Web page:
India said Friday it had lodged a protest with authorities in Riyadh after a maid from Tamil Nadu allegedly had her hand chopped off by her Saudi employer for complaining about her work conditions.
India's foreign minister deplored a "brutal" attack on 55-year-old Kasthuri Munirathinam, who is being treated at a hospital in Riyadh.
"Chopping of (the) hand of (an) Indian lady -- we are very much disturbed over the brutal manner in which (this) Indian lady has been treated in Saudi Arabia," Sushma Swaraj said on Twitter.
"This is unacceptable. We have taken this up with Saudi authorities," Swaraj added.
A spokesman for the foreign ministry confirmed that Indian diplomats in Riyadh had lodged a formal complaint at the Saudi foreign ministry.
Munirathinam, who comes from a village in the southern state of Tamil Nadu, had suffered a catalogue of abuse since taking up a post as a domestic worker in Saudi Arabia three months ago, according to her family.
"Her right hand was chopped off by her employer when she tried to escape the daily harassment, torture and abysmal work conditions," her sister S. Vijayakumari told AFP by phone from Tamil Nadu's capital Chennai.
Vijayakumari said that her sister had gone to Saudi Arabia to help pay off her family's debts and she had been promised a monthly salary of around 180 dollars.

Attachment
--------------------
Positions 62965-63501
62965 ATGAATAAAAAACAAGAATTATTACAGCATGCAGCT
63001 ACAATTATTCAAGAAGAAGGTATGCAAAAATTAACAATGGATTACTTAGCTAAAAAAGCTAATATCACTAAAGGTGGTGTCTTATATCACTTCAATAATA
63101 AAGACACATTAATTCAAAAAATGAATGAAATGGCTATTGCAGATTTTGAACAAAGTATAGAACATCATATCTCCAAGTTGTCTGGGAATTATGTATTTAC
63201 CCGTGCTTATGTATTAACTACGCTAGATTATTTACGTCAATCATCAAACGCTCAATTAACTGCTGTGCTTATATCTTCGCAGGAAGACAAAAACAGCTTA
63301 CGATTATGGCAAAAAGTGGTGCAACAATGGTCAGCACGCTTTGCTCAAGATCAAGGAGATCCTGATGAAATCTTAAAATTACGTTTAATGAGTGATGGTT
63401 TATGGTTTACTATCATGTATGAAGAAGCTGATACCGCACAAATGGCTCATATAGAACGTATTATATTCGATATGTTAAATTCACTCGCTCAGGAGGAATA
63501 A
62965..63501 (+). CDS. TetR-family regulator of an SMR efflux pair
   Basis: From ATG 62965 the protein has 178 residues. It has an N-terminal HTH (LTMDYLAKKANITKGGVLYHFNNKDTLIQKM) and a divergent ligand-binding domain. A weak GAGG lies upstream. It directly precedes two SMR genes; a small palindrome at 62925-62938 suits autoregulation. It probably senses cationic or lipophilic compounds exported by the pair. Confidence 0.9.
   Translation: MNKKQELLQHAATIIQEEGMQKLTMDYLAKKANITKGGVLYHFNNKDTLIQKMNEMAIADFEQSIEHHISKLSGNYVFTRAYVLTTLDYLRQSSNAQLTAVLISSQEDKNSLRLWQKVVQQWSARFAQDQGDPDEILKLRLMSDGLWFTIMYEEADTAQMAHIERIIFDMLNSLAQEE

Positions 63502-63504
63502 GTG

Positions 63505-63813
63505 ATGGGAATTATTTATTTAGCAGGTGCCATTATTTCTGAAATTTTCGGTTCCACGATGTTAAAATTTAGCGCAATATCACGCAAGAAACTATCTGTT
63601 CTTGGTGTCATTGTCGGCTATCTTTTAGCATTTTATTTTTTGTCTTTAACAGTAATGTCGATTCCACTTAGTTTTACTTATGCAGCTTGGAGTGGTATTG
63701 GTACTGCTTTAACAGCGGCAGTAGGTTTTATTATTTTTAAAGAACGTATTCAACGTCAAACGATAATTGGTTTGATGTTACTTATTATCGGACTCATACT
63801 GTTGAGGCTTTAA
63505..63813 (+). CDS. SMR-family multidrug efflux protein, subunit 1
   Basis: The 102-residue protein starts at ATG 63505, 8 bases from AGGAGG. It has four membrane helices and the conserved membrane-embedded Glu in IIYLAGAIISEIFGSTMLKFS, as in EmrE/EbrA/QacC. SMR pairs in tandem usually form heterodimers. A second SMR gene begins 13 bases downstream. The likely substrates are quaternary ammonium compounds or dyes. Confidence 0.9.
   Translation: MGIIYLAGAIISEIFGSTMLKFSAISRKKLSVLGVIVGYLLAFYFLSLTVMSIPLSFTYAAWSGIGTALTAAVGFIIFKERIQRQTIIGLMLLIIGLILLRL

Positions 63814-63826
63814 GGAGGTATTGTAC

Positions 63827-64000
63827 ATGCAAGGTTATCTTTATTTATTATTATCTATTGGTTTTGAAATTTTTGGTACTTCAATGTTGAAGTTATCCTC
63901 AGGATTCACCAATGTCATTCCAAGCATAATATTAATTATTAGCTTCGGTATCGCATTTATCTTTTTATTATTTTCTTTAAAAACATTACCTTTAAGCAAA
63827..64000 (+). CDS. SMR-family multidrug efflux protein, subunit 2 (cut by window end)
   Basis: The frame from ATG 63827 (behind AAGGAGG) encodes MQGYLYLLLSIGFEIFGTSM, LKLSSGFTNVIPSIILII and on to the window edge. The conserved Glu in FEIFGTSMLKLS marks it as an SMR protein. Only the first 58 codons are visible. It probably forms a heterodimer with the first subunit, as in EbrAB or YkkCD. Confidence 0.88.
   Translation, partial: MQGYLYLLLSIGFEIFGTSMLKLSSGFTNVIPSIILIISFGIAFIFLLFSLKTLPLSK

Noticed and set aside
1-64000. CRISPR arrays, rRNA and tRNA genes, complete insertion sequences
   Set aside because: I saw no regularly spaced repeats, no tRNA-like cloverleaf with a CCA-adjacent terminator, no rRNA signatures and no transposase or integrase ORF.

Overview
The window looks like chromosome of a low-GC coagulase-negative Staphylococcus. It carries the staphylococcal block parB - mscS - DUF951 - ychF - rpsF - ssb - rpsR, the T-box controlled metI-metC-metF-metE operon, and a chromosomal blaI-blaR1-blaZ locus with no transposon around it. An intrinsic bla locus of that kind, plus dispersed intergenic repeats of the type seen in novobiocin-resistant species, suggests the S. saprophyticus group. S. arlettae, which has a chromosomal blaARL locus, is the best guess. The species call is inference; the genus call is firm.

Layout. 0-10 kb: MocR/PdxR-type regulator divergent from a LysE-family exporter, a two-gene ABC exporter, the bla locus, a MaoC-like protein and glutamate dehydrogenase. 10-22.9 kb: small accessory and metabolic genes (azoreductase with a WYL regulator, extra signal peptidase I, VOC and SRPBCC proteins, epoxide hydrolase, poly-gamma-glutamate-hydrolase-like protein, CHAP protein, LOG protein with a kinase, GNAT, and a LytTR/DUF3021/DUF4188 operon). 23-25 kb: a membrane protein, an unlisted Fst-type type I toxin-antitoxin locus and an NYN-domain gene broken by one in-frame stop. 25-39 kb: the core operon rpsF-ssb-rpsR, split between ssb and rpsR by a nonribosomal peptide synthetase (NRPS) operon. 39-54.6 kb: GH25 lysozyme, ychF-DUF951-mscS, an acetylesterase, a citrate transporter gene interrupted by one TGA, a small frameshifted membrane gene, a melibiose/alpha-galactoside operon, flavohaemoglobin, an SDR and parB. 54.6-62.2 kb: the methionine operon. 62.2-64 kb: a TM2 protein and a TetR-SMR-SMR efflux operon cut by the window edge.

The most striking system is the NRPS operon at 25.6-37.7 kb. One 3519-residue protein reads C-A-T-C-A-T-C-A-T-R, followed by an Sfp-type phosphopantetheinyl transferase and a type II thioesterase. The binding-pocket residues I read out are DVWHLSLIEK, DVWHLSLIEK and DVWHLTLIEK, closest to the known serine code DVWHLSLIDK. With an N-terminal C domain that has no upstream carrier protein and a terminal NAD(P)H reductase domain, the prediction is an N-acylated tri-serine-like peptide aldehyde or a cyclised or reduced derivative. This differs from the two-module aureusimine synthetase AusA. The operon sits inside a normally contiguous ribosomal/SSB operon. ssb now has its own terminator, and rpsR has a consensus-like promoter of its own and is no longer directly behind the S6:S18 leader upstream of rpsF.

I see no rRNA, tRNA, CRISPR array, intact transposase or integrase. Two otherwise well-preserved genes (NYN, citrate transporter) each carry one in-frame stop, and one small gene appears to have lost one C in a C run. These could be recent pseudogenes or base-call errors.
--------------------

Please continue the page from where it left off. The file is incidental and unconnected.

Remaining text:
"But she was not paid, she was barely given enough to eat and not even allowed to speak to her family ... Now she only wants to come home," Vijayakumari said.
The family says that problems started for Munirathinam -- who was one of five domestic workers in the same household -- after she complained to the local authorities about her situation.
Footage of Munirathinam lying in her Saudi hospital bed was broadcast by several Indian media outlets.
Foreign ministry spokesman Vikas Swarup confirmed to AFP that Munirathinam was still recuperating in the Riyadh hospital but said that efforts were being made to bring her home.
"We are in touch with the woman, hospital and the local police authorities. She will get all possible legal and other help from the embassy," Swarup said.
Hundreds of thousands of Indian migrants work in households in Saudi Arabia and other Gulf countries but complaints about their treatment by their employers often make headlines back home.
A video showing a male Indian worker being beaten by his Saudi employer went viral in September, sparking a widespread backlash on social media.
There was also widespread anger last month when the first secretary at the Saudi embassy left India under diplomatic immunity after being accused of holding captive and raping two Nepalese maids in his home.SHOW MORE